Six Months in a Leaky Boat…

I don’t know how much longer I’ll continue to count in months. Maybe up to 24, like a baby? Probably up to 12. We’ll see.

It’s not like I’ve been drowning in sadness. As I’ve said before, it’s still me. I still laugh. I still have fun. I still see, text, and talk to, my family and friends. And for someone who carries a tune as badly as I do, I still do an awful lot of singing out loud when I’m alone. Much of the time, it involves changing the words of songs to incorporate the names of our cats. But don’t worry. If that sounds like I’m losing it, it’s been going on for a long time.

(Speaking of songs, if you’re not around my age and don’t know it, the title of this post comes from a 1982 song by Split Enz … though I always liked this one from 1980 better.)

Still, it hasn’t exactly been smooth sailing. I know that there’s an underlying sadness, probably even depression, pretty much every day. Not enough that I don’t get out of bed in the morning, but certainly enough that I don’t get started on anything in much of a hurry. (Not that I ever really did!)

The sadness can still strike at almost any time. These days, it’s often when I’m cooking something we both used to enjoy. We shared a lot of kitchen duties, so I’m always aware of it when I’m doing the parts that she used to do. And, I’m way more likely to tear up when watching a movie or TV show. I mean, The Kominsky Method was great, but it doesn’t help that Alan Arkin’s wife dies of cancer in the first episode. Seems like an awful lot of people are dying on TV, in movies, and plays these days. I guess they always were, but it didn’t used to affect me the same way.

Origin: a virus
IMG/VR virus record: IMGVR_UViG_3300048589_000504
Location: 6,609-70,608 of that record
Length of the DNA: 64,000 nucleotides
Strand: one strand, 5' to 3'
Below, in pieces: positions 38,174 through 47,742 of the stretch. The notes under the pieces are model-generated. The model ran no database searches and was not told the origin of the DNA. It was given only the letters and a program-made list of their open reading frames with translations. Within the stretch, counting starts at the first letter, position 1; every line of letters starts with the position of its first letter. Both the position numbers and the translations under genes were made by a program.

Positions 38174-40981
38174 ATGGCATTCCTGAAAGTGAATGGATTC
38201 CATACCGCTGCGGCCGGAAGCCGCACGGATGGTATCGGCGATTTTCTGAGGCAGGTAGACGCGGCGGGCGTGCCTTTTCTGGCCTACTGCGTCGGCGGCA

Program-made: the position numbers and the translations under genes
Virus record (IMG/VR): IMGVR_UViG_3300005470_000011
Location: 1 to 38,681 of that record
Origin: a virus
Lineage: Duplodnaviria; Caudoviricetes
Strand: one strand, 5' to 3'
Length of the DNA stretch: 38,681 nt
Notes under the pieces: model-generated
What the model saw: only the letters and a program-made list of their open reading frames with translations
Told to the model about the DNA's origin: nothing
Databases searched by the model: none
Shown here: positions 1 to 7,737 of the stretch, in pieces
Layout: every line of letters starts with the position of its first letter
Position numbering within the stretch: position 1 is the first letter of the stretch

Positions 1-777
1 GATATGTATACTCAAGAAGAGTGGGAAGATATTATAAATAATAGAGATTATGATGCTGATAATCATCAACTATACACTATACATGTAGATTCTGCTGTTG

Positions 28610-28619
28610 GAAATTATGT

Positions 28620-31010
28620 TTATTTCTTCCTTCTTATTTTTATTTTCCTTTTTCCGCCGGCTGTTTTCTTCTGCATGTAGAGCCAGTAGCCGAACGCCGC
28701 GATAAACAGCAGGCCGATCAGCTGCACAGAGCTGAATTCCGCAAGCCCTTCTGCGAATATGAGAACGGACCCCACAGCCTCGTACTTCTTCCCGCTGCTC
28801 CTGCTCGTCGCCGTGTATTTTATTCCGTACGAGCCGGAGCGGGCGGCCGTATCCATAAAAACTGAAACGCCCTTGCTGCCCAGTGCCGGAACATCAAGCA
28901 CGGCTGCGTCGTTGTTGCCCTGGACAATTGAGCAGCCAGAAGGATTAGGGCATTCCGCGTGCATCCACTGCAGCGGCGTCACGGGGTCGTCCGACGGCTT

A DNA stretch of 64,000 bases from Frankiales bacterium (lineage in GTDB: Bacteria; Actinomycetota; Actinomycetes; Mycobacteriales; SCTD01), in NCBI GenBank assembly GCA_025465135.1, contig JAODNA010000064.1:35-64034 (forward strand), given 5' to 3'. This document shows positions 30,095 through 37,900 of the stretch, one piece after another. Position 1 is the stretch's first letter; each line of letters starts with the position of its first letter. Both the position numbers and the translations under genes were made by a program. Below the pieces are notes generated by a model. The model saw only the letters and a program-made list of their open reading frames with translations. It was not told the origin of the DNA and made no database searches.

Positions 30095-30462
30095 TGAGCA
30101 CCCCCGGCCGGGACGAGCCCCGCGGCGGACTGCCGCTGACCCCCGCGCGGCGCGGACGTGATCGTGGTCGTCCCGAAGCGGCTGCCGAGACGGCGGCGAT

It’s hard for me to believe it, but yesterday marked six months since Barbara died. Tomorrow will be the first Valentine’s Day without her since our first one together in 1993. Now, I’ll admit that Valentine’s Day has always struck me as a Hallmark holiday … but that doesn’t mean we didn’t do things to mark the occasion. Barbara always believed in marking occasions!

Since we both worked from home, we began to go out for long, late lunches on February 14 instead of going out for dinner. It became a new tradition that we liked a lot. We’d often have the restaurant to ourselves, and it was lovely. This year, I expected I’d, literally, be by myself. Turns out (weather permitting), I’ll be having lunch with one friend, and dinner with three others. Obviously, it won’t be the same. I’ll be thinking of Barbara, and it’